The Neglected Aspects of the Water-Diamond Paradox
Recently, a friend and I were discussing the water-diamond paradox. The paradox of value (also known as the diamond–water paradox) is the apparent contradiction that, although water is on the whole more useful, in terms of survival, than diamonds, diamonds command a higher price in the market. The abundance of water makes it cheaper than diamond. I asked my friend if he were lost in a desert was very thirsty would he choose a cup of water or a diamond. Surprisingly, he responded he would go for the diamond. He explained his choice that a cup of water would survive him for a short while, whereas diamond would enable him to live luxuriously.
Researches attribute that scarcity of diamond make it more sought-after than water. But I believe there is another undermined factor. It is not being aware of the “take-away” or deprivation factor. If we take away diamond from a person it shall not have the same effect as we deprive same person from water. It is the “withdrawal effect” that is often neglected. There is distortion in looking on the abundance and ignoring the deprivation factor.
This invites for another issue to be addressed. Why so much regulations have been issued worldwide to restrict smoking? It is because we know of the damaging effects of smoking on our health. There is a huge war against smoking. The question is but what about the harmful effects of not drinking enough water? Actually, they may offset those damaging effects of smoking cigarettes. There are at least thirteen problems resulting from not drinking enough water. These include: fatigue, premature aging, Overweight and obesity, high and low blood pressure, high levels of bad cholesterol and disease of the digestive system.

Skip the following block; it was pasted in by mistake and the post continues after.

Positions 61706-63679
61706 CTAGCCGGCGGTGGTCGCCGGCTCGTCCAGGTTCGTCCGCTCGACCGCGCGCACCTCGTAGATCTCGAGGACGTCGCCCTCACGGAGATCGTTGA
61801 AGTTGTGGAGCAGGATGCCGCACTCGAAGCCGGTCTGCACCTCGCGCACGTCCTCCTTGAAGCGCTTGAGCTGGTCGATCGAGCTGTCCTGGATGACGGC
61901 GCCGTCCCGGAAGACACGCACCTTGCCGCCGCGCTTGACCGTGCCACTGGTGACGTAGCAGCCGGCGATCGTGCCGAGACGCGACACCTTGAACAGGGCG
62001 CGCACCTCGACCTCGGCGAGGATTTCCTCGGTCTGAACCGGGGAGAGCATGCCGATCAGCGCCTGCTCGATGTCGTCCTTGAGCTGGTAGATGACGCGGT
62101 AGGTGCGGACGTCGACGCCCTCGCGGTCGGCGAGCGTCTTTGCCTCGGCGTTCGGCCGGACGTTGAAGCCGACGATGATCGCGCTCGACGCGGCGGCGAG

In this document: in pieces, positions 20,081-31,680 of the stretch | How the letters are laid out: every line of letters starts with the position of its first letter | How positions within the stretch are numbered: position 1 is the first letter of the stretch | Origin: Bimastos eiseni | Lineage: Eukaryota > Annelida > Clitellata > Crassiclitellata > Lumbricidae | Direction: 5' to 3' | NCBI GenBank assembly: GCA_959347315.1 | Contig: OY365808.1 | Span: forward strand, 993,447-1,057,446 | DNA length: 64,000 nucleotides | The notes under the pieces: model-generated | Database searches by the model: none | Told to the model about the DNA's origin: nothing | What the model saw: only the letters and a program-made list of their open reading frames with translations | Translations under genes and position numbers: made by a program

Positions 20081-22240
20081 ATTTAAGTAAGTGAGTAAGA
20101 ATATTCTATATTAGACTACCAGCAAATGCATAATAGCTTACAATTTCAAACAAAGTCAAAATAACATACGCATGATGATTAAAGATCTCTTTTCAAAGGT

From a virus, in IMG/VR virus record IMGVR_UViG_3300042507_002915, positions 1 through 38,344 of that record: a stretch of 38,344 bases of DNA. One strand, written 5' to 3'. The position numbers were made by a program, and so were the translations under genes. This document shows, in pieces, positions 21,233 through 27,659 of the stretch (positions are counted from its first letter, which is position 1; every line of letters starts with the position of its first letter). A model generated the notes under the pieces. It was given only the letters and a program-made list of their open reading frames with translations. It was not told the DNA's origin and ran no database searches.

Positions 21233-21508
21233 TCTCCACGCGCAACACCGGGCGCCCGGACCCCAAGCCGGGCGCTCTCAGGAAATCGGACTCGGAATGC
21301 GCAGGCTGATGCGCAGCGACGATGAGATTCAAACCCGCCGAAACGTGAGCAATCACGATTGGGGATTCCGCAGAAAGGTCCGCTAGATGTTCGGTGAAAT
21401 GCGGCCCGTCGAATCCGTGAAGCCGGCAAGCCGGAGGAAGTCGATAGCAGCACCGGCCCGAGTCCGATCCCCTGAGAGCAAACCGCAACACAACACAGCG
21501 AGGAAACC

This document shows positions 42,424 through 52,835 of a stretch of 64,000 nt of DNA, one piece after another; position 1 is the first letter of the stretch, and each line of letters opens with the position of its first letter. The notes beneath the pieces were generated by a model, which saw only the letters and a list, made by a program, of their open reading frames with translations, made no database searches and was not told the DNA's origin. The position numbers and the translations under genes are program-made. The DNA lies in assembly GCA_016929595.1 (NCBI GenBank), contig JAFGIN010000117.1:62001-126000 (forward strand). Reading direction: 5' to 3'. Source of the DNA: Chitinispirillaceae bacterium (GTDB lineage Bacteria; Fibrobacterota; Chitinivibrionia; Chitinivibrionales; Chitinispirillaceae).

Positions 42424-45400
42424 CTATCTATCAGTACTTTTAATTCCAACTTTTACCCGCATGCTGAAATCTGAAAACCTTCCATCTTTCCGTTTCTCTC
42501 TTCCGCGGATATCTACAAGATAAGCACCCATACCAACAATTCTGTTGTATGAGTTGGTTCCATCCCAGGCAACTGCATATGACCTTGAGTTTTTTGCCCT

We tend to highlight the benefits of drinking enough water and the damaging effects of smoking. People are more receptive to fear and may respond to campaigns warning against smoking at much higher levels than those encouraging people to drink water. I wonder how many people are aware of the health problems for not drinking enough water.
I shall even dare and mention The Smoking Paradox. Curiously, smokers with acute myocardial infarction have lower short-term mortality rates than nonsmokers. We will find great efforts to offset any benefit for smoking; unfortunately not the same to show the merits of drinking water and the risks in not drinking enough. This is a strange paradox for me. Water is at the heart of life. This is why a human being can survive no longer than few days without water. Drinking water every day (approximately 1.5 liters*), and at regular intervals, 8 times a day (before, during and in-between meals), without waiting until you’re thirsty, is important as part of a healthy lifestyle! In spite of these facts water is of lesser value than diamond even for somebody who is lost in a desert.
We tend to compare the dark sides of one issue with the brighter side of another. This is unfair. People will respond to fear more than other positive emotions. This is why we need to highlight the harmful effects of drinking less-than-needed water. The governments are engaged heavily in regulations prohibiting smoking. But how much effort are they expending in increasing the attention to other basic need of humans? Would a person who quits smoking live a healthy life without drinking enough water?
I dare say that may be drinking insufficient amounts of water is more harmful than smoking. Our bodies are mostly water. So, why the selectivity in choosing issues? This practice is not only concerned with smoking-water issue. It extends to other issues in our lives.
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